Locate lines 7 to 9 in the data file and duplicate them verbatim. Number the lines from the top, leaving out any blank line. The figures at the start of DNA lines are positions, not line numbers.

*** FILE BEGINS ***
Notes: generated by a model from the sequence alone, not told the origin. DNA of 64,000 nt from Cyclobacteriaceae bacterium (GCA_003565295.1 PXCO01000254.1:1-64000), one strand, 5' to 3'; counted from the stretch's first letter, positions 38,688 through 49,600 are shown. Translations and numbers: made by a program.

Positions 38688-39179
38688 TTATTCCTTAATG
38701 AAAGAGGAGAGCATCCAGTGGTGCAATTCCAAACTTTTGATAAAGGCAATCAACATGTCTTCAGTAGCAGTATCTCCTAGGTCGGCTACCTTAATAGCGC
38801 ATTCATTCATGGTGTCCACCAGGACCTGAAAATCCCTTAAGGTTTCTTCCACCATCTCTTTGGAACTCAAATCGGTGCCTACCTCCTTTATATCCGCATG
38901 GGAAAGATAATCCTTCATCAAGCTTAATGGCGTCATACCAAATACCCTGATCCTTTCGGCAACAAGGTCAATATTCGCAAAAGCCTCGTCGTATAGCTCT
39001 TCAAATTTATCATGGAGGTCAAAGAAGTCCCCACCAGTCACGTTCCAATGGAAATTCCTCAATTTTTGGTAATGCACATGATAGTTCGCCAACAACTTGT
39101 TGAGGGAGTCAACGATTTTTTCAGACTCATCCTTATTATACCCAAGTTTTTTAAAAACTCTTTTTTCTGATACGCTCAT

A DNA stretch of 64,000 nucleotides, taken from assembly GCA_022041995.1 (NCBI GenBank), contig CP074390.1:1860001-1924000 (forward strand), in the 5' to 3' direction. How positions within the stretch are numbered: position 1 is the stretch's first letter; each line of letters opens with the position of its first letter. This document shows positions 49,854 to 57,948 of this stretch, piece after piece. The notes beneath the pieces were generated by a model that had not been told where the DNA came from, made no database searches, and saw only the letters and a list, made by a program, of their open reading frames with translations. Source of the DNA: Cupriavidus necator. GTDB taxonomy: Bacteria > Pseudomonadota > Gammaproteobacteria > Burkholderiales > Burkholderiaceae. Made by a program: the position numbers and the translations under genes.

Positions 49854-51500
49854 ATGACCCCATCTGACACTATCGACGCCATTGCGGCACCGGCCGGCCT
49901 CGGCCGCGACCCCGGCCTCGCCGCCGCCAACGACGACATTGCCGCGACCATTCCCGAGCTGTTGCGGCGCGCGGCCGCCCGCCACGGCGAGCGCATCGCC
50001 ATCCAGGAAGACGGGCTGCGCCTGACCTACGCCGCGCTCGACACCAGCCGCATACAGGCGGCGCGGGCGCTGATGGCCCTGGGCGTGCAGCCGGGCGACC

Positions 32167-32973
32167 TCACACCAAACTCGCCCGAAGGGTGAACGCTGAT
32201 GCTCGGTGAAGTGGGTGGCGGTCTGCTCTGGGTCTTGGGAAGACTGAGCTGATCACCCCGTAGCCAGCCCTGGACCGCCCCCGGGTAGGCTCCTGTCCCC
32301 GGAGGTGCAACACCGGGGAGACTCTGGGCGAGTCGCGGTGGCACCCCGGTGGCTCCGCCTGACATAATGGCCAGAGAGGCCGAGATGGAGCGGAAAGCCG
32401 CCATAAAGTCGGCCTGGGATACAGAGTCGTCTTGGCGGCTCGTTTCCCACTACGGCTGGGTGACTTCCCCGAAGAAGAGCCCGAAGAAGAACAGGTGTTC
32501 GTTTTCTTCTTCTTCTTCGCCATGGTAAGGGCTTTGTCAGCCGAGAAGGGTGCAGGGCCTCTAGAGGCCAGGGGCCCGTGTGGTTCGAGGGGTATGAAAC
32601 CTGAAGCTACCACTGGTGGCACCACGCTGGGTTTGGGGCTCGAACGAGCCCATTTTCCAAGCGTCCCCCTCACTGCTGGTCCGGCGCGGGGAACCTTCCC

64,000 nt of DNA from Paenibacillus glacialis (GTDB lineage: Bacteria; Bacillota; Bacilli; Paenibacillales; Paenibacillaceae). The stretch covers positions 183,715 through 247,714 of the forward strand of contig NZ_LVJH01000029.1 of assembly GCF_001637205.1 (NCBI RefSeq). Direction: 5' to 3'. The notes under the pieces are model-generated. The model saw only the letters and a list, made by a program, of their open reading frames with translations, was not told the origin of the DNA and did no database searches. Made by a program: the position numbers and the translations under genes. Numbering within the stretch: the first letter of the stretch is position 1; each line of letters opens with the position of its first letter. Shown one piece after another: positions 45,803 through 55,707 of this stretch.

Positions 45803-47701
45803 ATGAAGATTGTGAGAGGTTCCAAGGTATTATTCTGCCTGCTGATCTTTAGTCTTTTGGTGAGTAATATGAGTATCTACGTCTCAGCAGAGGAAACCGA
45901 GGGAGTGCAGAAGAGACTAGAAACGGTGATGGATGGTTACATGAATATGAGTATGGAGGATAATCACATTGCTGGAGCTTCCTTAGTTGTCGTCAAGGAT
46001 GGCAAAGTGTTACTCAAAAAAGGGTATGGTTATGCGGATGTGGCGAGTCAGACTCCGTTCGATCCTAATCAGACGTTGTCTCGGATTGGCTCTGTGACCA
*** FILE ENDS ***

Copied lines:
39001 TCAAATTTATCATGGAGGTCAAAGAAGTCCCCACCAGTCACGTTCCAATGGAAATTCCTCAATTTTTGGTAATGCACATGATAGTTCGCCAACAACTTGT
39101 TGAGGGAGTCAACGATTTTTTCAGACTCATCCTTATTATACCCAAGTTTTTTAAAAACTCTTTTTTCTGATACGCTCAT

A DNA stretch of 64,000 nucleotides, taken from assembly GCA_022041995.1 (NCBI GenBank), contig CP074390.1:1860001-1924000 (forward strand), in the 5' to 3' direction. How positions within the stretch are numbered: position 1 is the stretch's first letter; each line of letters opens with the position of its first letter. This document shows positions 49,854 to 57,948 of this stretch, piece after piece. The notes beneath the pieces were generated by a model that had not been told where the DNA came from, made no database searches, and saw only the letters and a list, made by a program, of their open reading frames with translations. Source of the DNA: Cupriavidus necator. GTDB taxonomy: Bacteria > Pseudomonadota > Gammaproteobacteria > Burkholderiales > Burkholderiaceae. Made by a program: the position numbers and the translations under genes.